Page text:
Why Freelancers And Toxic Clients Frequently Meet Up — And What You Can Do About It
Why freelancers tend to encounter bad clients over the course of their writing careers
Browse through any freelancing forum on the internet — or just talk to your nearest friendly freelancer— and you’ll come across plenty of war stories from those who have been unfortunate enough to encounter clients they consider ‘toxic’ during their freelancing career.
The dynamic is so pervasive, in fact, that there’s an entire website dedicated to anonymously amassing such stories from the freelancing world.
It’s hilarious and terrible all at the same time. If you’re a chiseled veteran of the freelancing world like the author then I’m certain you’ll find much to relate to there.
Clients From Hell - Horror stories from freelancers
We got an email from a client we have done some campaigns for in the past Client: You provided us SEO consultation when…
During the course of my five plus year tenure in freelancing/self-employment, I’ve encountered several clients who — to my mind — fit pretty closely the definition of what I’d consider toxic.
As I spoke to other freelancers, I quickly began to understand that virtually all of us had had such experiences at some time or another. The next question I asked myself was why.
This blog provides some thoughts to answer that question.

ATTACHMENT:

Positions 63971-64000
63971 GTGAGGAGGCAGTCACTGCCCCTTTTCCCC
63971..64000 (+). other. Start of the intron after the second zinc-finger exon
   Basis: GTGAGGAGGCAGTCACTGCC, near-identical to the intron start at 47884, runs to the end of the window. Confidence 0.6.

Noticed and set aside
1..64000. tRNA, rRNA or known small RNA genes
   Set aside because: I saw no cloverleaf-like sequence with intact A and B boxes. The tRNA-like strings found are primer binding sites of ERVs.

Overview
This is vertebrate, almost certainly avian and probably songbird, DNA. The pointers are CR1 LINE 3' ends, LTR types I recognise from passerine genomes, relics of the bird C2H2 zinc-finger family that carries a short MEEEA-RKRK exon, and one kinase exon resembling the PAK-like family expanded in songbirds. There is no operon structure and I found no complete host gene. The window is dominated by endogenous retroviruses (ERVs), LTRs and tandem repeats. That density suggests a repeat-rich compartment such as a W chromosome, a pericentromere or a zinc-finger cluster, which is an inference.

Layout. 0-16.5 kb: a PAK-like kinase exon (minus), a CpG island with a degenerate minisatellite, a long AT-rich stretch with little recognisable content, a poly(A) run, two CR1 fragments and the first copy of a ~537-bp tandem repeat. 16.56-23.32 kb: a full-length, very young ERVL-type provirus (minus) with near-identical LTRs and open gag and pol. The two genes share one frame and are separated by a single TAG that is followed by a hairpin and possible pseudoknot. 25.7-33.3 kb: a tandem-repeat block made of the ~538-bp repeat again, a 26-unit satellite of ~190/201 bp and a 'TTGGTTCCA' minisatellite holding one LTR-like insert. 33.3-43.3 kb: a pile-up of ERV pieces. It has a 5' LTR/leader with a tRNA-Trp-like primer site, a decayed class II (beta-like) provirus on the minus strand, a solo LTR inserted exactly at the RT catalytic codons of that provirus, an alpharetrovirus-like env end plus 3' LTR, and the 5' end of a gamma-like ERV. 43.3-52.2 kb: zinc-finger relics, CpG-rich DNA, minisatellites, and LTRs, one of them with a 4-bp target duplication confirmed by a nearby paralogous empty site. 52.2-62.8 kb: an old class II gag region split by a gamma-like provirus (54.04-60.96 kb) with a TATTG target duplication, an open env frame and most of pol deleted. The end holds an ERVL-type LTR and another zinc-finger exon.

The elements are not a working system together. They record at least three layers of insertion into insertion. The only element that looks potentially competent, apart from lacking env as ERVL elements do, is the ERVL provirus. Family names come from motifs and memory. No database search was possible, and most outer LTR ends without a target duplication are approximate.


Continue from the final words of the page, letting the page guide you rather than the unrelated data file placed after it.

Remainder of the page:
Freelancers Encounter More Clients Than Employees Do Employers
Freelancers vary in terms of how many clients they tend to feel comfortable working with at any one time.
My preferred ‘volume’ is somewhere between five and seven. Any more than that and I start mixing up client names and forgetting who does what. But I’ve heard of freelancers who commonly work with more than ten clients simultaneously and have no problems doing so.
Given the fact that most freelancing clients are — by necessity — temporary in nature, the cumulative number of companies that your average employee and freelancer are going to encounter over the course of their career is likely to only increase over time.
In light of simple mathematics, your average self-employed freelancer/consultant is likely going to end up working with more companies than your average employee is over the course of their career. The explanation? Most salaried employees only work with one employer at a time and jobs tend to be less temporary than freelancing ‘gigs.’
There are plenty of poorly run and dysfunctional companies in the world. When you really play the field you’re bound to run into them.
To An Extent, Freelancers Self-Select For Price Shoppers
There are plenty of respectable reasons why companies turn to the freelance talent pool when they need to get a project taken care of.
Perhaps they can’t find the talent they need in their locality. In some cases, they know that the requirement is very temporary and can’t justify a full time hire. In some instances, trying out freelancers is a way of dipping their toes into a certain pool of candidates without committing to a full time hire (and it works both ways; some freelancers may ‘trial’ potential employers by starting out as freelancers with them).
But there’s also one that can’t be avoided. Many companies turn to the freelance talent pool — especially marketplaces like Upwork and Fiverr — because they want to pick up talent on the cheap. And these are precisely the type of client that you’ll want to go out of your way to avoid.
Freelancers need to remember that they can be big conspicuous targets for all manner of “price shoppers” and those intent on scoring project staffers for the lowest price possible. The solutions? Charge for value delivered and don’t compete on price. Raise rates to a level at which you’re no longer towards the bottom of the deck.